Links for June 2016

TBA Asks Judicial Candidates to Sign Code of Conduct

May 5, 2016

With three Tennessee Supreme Court Justices and seven intermediate appellate judges facing retention elections, along with 15 trial judges and a number of local judges on the ballot in August, the TBA is renewing its effort to assure fair and impartial judicial elections by asking judges to subscribe to the Tennessee Fair Judicial Campaign Code of Conduct. In the 2014 election cycle, where all judges and judicial officers were on the ballot, more than 116 judges subscribed to the code. Letters to all known judges and judicial candidates on the ballot are being issued this week. Visit the TBA's 2016 Tennessee Judicial Election Information Center for more information.

Court Rules Caretaking Acts Are Exception to Warrant Requirement

May 10, 2016

The Tennessee Supreme Court today unanimously upheld a White County man’s DUI conviction and held that the community caretaking doctrine is an exception to the federal and state constitutional warrant requirement. The decision follows an appeal from Kenneth McCormick, who was arrested for DUI in 2012 after an officer found him in his parked car, and he failed three field sobriety tests. McCormick attempted before trial to suppress any evidence obtained by the officer who approached his car during the wellness check, arguing that the officer should not have seized him without either a warrant or a basis for believing a warrantless seizure was appropriate. The trial court denied McCormick’s motion and a jury found him guilty. A Court of Criminal Appeals had upheld the trial court’s ruling. Read the opinion in State of Tennessee v. Kenneth McCormick, authored by Justice Cornelia A. Clark.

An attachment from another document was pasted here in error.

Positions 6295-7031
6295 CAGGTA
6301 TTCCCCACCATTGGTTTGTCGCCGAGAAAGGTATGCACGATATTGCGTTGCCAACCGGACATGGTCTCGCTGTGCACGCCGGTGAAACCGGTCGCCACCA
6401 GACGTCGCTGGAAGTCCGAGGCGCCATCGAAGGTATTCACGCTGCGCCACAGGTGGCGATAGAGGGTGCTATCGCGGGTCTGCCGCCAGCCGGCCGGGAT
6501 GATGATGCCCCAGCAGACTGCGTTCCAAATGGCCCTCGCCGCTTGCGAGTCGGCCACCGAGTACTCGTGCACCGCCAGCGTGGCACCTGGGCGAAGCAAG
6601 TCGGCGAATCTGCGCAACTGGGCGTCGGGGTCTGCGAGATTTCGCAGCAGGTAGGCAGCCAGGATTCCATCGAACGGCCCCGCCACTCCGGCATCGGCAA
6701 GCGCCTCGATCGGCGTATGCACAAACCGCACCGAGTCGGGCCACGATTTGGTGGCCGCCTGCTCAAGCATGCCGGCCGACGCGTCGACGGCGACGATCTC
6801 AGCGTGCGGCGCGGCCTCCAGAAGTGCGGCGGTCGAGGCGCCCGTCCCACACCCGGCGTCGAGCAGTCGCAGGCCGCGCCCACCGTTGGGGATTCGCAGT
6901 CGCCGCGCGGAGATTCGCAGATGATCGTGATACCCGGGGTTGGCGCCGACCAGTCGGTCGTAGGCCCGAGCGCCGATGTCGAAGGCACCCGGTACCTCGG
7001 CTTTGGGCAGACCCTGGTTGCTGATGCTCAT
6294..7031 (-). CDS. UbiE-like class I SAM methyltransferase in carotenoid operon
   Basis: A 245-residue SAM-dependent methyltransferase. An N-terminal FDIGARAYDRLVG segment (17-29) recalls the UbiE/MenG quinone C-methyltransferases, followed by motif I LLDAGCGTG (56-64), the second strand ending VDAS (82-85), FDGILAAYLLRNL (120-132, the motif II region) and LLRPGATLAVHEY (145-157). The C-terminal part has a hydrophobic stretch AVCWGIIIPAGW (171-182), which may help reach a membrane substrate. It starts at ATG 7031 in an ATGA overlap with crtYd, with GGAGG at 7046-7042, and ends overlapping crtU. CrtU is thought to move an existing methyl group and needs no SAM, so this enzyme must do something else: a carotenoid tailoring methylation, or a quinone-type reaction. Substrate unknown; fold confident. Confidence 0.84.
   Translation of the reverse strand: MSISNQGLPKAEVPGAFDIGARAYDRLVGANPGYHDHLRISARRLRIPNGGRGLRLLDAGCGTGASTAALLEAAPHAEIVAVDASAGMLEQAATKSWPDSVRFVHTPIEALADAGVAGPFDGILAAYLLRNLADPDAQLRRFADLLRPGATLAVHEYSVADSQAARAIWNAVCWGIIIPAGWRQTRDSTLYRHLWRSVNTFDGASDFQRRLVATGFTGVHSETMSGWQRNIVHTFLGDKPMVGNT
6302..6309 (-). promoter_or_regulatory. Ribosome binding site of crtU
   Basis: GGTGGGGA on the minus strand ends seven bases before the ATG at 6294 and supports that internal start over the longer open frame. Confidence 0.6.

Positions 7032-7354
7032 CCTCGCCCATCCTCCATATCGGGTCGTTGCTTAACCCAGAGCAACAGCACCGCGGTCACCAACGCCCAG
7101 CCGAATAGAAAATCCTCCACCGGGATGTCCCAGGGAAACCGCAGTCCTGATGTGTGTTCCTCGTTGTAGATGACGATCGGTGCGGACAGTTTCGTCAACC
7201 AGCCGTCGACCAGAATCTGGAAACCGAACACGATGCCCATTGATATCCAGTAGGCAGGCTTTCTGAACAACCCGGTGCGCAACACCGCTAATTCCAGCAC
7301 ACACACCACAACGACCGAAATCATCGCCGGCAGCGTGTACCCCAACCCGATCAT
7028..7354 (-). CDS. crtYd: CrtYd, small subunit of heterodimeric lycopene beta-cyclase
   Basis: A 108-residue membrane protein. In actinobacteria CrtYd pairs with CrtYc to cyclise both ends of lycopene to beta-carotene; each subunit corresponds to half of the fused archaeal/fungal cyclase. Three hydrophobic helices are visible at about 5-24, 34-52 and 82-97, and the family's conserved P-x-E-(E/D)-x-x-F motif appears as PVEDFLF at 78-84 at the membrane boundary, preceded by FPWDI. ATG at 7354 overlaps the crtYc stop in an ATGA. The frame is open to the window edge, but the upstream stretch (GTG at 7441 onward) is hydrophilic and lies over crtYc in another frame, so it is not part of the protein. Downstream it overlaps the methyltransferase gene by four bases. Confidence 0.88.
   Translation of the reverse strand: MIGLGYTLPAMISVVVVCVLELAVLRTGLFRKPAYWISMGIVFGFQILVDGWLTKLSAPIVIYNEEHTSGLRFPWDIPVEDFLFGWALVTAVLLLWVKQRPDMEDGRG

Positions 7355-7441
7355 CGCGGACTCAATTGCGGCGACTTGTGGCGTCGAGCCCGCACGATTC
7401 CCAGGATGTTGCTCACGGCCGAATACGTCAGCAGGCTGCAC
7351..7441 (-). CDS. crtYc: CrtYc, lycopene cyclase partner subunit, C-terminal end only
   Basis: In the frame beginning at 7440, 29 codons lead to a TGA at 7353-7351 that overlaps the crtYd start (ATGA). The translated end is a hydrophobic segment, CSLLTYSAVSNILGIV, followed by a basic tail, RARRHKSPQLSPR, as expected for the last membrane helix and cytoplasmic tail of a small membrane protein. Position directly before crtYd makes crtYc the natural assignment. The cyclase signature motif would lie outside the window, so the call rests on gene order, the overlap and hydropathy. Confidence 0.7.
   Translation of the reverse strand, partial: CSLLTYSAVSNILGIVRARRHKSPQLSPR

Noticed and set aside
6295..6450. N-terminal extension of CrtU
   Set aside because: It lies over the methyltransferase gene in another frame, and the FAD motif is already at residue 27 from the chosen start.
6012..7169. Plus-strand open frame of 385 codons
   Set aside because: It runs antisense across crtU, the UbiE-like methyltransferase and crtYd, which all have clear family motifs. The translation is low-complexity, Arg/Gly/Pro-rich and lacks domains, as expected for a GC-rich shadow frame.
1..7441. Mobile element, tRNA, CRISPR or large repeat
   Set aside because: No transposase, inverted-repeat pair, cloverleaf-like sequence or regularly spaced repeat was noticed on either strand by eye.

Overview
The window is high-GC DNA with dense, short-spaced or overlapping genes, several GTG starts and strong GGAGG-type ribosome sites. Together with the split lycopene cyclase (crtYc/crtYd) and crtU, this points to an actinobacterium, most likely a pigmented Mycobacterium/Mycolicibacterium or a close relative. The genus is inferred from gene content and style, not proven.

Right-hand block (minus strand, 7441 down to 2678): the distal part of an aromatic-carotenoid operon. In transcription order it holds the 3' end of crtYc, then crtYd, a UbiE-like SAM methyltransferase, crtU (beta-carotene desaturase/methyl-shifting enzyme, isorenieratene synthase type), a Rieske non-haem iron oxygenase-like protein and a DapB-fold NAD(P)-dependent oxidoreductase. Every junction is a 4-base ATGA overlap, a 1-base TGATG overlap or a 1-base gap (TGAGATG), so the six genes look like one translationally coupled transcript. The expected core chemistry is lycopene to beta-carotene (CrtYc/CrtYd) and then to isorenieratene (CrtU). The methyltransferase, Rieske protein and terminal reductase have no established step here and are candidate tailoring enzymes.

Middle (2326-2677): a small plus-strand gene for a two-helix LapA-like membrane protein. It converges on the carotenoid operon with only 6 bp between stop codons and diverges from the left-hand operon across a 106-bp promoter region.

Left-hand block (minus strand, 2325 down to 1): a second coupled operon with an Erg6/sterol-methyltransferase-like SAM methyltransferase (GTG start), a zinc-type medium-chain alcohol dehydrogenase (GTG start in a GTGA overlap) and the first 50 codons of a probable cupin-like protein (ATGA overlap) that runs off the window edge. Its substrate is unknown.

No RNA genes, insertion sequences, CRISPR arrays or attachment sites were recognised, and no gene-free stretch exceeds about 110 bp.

ABA Antidiscrimination Proposal Draws Mixed Reviews

May 10, 2016

A new antidiscrimination rule proposed by the American Bar Association had drawn a mixed review in public comments from nearly 500 members of the legal community. The proposal would deem it “professional misconduct” for a lawyer to harass or discriminate based on factors such as race, sex, religion or socioeconomic status. The proposal drew mostly positive review reactions during a public hearing in February. However, Alabama Supreme Court Chief Justice Roy Moore criticized the proposal, saying it was “one more attempt to forcibly elevate sexual behavior, appetites, and self-styled identity to the level of unchanging characteristics.” Read more from The Wall Street Journal.

Supreme Court Building Marker Designates Historic Place

May 10, 2016

A marker recently placed inside the doors of the Tennessee Supreme Court Building in Nashville notes the building’s place on the National Register of Historic Places. The building, completed in 1937, was constructed as the first building specifically for the Supreme Court’s use.

Amendment Clarifies Discipline for Judicial Diversion

May 9, 2016

The Tennessee Supreme Court adopted an amendment to further clarify disciplinary measures when an attorney receives judicial diversion for a criminal offense. After a period of accepting public comments, the court added the amendment to Rule 9, section 22 of the Rules of the Tennessee Supreme Court, which includes, “… Judicial diversion shall not foreclose the initiation, investigation or prosecution of disciplinary action on the basis of the conduct constituting the diverted criminal offense(s).”

Data Shows Job Market Still Tough for Law Grads

May 6, 2016